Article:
Our business is labor intensive and our ability to recruit and train employees with the right skills, at the right price point, and in the timeframe required by our client commitments is critical to achieving our growth objective. We sign multi-year client contracts that are priced based on prevailing labor rates in jurisdictions where we deliver services. In the United States, however, our business is confronted with a patchwork of ever changing minimum wage, mandatory time off, and rest and meal break laws at the state and local levels. As these jurisdiction-specific laws change with little notice or grace period for transition, we often have no opportunity to adjust and change how we do business nor pass cost increases to our clients. These frequent changes in the law and inconsistencies in laws across different jurisdictions in the United States, may result in higher costs, lower contract profitability, higher turnover and reduced operational efficiencies, which could, in the aggregate, have material adverse impact on our results of operations.

Demand for qualified personnel with multiple language capabilities and fluency in English may exceed supply. Employees with specific skills may also be required to keep pace with evolving technologies and client demands. While we invest in employee retention, we continue to experience high employee turnover and are continuously recruiting and training replacement staff. Our inability to attract and retain qualified personnel at costs acceptable under our contracts, our costs associated with attracting, training, and retaining employees, and the challenge of managing continuously changing and seasonal client demands could have a material adverse effect on our business, financial condition, and results of operations.

Our delivery model involves geographic concentration exposing us to significant operational risks

Our business model is dependent on our customer engagement centers and enterprise support functions being located in low cost jurisdictions around the globe. Our customer engagement delivery capacity and our back-office functions are concentrated in the United States, the Philippines, Mexico, India, and Bulgaria and our technology solutions centers are concentrated in a few locations in the United States, India and the UK. Our dependence on our customer engagement centers and enterprise support functions in the Philippines and Mexico, which is subject to frequent severe weather, natural disasters, and occasional health and security threats, represents a particular risk. Natural disasters (floods, winds, and earthquakes), terrorist attacks, pandemics, large-scale utilities outages, telecommunication and transportation disruptions, labor or political unrest, and restriction on repatriation of funds at some of these locations may interrupt or limit our ability to operate or may increase our costs. Our business continuity and disaster recovery plans, while extensive, may not be effective, particularly if catastrophic events occur.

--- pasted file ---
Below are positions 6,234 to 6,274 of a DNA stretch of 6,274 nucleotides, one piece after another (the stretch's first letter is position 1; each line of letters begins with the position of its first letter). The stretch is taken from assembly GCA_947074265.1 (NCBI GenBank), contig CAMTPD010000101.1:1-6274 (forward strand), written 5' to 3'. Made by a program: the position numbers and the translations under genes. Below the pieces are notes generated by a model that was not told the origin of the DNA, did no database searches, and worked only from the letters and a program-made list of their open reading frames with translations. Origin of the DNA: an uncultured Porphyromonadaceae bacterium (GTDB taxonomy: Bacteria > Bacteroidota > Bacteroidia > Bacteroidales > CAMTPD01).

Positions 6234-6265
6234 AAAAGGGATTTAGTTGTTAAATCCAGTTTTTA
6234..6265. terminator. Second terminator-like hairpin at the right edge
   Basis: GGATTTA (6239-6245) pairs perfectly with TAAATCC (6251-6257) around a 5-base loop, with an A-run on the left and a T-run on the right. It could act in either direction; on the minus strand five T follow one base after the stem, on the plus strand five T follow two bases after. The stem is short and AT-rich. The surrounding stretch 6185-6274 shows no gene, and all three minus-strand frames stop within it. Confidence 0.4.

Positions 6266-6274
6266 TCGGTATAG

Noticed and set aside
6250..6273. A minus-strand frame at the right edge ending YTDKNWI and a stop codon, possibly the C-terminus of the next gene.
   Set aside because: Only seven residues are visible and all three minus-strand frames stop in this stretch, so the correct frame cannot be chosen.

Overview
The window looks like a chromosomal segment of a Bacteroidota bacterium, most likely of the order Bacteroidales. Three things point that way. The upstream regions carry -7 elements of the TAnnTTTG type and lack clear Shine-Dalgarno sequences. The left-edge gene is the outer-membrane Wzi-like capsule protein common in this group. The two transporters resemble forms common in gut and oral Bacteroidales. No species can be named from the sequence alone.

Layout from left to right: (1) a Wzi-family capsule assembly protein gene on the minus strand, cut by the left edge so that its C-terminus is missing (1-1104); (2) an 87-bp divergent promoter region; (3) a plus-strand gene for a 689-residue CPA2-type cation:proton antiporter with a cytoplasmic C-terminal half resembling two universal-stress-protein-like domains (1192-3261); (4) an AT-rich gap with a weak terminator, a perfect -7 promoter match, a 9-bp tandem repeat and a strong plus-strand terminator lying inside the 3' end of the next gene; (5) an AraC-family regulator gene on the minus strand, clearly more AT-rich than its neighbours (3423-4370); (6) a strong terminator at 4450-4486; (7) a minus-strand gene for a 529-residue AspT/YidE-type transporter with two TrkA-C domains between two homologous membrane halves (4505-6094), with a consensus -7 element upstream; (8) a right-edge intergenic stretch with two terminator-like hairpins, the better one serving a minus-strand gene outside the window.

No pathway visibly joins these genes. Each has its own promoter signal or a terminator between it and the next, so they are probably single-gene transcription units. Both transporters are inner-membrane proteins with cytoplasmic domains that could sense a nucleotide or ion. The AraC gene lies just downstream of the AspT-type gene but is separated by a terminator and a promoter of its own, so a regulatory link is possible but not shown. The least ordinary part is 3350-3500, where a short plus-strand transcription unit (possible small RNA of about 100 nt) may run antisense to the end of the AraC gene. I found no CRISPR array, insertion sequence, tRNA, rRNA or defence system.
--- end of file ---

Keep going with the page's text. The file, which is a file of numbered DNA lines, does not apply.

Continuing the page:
For these and other reasons, our geographic concentration could result in a material adverse effect on our business, financial condition and results of operations. Although we procure business interruption insurance to cover some of these exposures, adequate insurance may not be available on an ongoing basis for a reasonable price.

We routinely consider acquisitions, divestitures or other strategic transactions and may enter into such transactions at any time

We are engaged in a regular review of our strategic opportunities, including acquisitions, divestitures or other strategic transactions that we believe would provide value for our stockholders. We routinely have merger, acquisition, and divestiture opportunities in various stages of active review, and we also routinely engage consultants and advisors to assist us in analyzing opportunities. While at this time we are not actively engaged in negotiations regarding a material merger, acquisition or divestiture transaction, we could do so at any time. If such  a transaction involves a sale of a part of the business, it would likely reduce the revenue and income of the remaining business and may impact the Company’s stock price. While we consider these transactions to improve our business and financial results over time, there can be no assurance that our goals will be realized.

Our strategy of growing through acquisitions may impact our business in unexpected ways

Our growth strategy involves acquisitions that help us expand our service offerings and diversify our existing geographic footprint. We continuously evaluate acquisition opportunities, but there are no assurances that we will be able to identify acquisition targets that complement our strategy and are available at valuation levels accretive to our business.